A type of skin cell that is interspersed with the skin cells from which malignant melanoma arises can promote melanoma tumor expansion, a study says.
Melanoma-related skin cells are called melanocytes, and the cells with which they are interspersed keratinocytes. Researchers discovered that the loss of a molecule in keratinocytes can lead to abnormal contacts with melanocytes, stoking melanoma growth.
The study, “The epidermal polarity protein Par3 is a non–cell autonomous suppressor of malignant melanoma,” indicated that analyzing healthy tissue surrounding a tumor can help scientists better understand disease processes. The report was published in the Journal of Experimental Medicine.
“So far, melanoma research has mostly concentrated on intrinsic changes of the tumor cell or on its recognition by the immune system,” Sandra Iden, senior study author, said in a press release.
Even though malignant melanoma is a tumor arising in melanocytes — the skin cells that cause people to tan when exposed to ultraviolet light — the cells are dispersed with keratinocytes.
This proximity led researchers at the Cluster of Excellence on Aging Research (CECAD) at the University of Cologne in Germany to suspect that processes in keratinocytes could contribute to melanoma formation.
To try to understand these processes, the team experimented with cell signaling factors in mice and analyzed tissue samples from skin cancer patients, collected at different stages of melanoma development.
They discovered that keratinocytes work to prevent melanoma formation through factors known as polarity proteins. Such proteins, particularly one called Par3, control cell shape and function, making sure that the part of the cell facing the outside of the skin is different from its inside.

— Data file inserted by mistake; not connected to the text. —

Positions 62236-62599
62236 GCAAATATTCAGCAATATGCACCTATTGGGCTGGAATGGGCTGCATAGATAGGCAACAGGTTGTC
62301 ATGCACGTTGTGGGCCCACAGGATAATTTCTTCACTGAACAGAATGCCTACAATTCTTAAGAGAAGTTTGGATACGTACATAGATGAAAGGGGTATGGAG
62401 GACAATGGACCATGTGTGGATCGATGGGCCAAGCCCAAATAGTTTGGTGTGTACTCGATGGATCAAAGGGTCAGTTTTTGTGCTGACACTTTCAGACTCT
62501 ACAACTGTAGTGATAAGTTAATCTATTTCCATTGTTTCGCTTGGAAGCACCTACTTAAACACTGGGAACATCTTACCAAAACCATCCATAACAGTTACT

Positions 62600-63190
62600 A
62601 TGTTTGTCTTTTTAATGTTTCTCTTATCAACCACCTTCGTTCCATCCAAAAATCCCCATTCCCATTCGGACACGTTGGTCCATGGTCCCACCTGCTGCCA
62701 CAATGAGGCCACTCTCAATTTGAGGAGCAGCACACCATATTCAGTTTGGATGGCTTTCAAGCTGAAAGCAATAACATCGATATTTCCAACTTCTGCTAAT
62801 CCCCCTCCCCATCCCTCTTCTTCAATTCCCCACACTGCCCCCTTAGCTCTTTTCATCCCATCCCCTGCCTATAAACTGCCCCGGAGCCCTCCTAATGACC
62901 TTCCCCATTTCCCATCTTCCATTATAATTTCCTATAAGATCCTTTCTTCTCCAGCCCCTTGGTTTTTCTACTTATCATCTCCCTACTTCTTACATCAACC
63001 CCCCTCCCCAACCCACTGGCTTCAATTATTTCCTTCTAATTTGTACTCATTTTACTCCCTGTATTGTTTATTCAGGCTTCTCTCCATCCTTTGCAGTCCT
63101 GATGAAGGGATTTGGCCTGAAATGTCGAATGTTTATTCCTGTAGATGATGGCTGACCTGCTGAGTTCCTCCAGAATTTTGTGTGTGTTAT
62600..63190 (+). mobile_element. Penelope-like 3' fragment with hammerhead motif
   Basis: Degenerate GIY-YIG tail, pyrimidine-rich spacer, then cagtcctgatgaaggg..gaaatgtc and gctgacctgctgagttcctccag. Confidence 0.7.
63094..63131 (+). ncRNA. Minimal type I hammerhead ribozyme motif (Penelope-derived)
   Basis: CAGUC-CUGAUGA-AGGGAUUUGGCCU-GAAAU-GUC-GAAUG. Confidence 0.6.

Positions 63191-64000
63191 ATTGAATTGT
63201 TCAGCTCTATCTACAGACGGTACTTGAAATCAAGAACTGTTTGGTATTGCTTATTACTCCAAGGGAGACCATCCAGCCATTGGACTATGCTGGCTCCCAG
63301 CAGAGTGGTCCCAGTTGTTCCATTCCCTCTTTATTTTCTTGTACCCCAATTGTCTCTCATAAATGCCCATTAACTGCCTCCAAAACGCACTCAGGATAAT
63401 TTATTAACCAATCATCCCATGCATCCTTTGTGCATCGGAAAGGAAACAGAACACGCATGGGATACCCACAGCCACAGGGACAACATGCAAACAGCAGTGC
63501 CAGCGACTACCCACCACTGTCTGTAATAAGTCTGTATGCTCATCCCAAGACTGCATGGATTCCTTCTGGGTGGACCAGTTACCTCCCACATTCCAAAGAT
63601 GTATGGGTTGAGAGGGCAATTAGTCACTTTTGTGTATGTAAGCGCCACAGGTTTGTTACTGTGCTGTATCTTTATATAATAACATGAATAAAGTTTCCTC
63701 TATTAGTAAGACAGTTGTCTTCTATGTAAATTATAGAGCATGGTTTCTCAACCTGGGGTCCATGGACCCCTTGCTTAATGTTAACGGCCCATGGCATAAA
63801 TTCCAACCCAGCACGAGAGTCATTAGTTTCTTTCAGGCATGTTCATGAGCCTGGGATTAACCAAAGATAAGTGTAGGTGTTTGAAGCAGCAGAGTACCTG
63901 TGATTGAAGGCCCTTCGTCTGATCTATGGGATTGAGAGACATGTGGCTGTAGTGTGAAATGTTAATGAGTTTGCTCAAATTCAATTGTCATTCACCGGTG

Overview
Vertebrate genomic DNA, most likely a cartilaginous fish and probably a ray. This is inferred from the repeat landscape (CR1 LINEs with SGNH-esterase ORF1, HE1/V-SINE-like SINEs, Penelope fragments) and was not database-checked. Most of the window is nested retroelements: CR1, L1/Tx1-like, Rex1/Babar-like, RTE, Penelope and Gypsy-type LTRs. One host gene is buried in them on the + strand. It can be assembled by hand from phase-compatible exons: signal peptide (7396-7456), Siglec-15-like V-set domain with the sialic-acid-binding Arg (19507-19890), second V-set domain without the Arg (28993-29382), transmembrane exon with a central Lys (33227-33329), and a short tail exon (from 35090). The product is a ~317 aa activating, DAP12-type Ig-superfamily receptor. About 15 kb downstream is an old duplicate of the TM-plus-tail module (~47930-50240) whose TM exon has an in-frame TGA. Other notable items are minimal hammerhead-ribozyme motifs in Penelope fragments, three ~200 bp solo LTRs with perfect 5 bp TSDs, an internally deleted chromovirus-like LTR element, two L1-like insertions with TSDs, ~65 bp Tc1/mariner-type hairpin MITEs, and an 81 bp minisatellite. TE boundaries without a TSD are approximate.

When the protein was lost in the mice keratinocytes, there was an increase in a protein called P-cadherin, which is crucial for connections between cells.
“We were able to specifically interfere with polarity protein signaling in epithelial cells, surrounding the tumor. We found that this disrupts the direct communication between keratinocytes and melanocytes, which resulted in increased tumor formation and metastasis,” Iden said.
When P-cadherin increased, melanocytes and keratinocytes bound stronger to each other, prompting tumor cells to expand.
Analysis of patient tissue confirmed what researchers found in mice: The more a tumor advanced, the less Par3 was present in neighboring keratinocytes. Just as in the mice, the loss of Par3 gave rise to more P-cadherin.
Researchers also found that patients with higher levels of P-cadherin had a lower survival rate than those with lower levels.
“We can now show that the surrounding epithelium has a strong impact on melanocyte fate and early stages of tumor formation. Keratinocytes keep the melanocytes in check and thereby decrease the risk of developing a melanoma,” Iden said.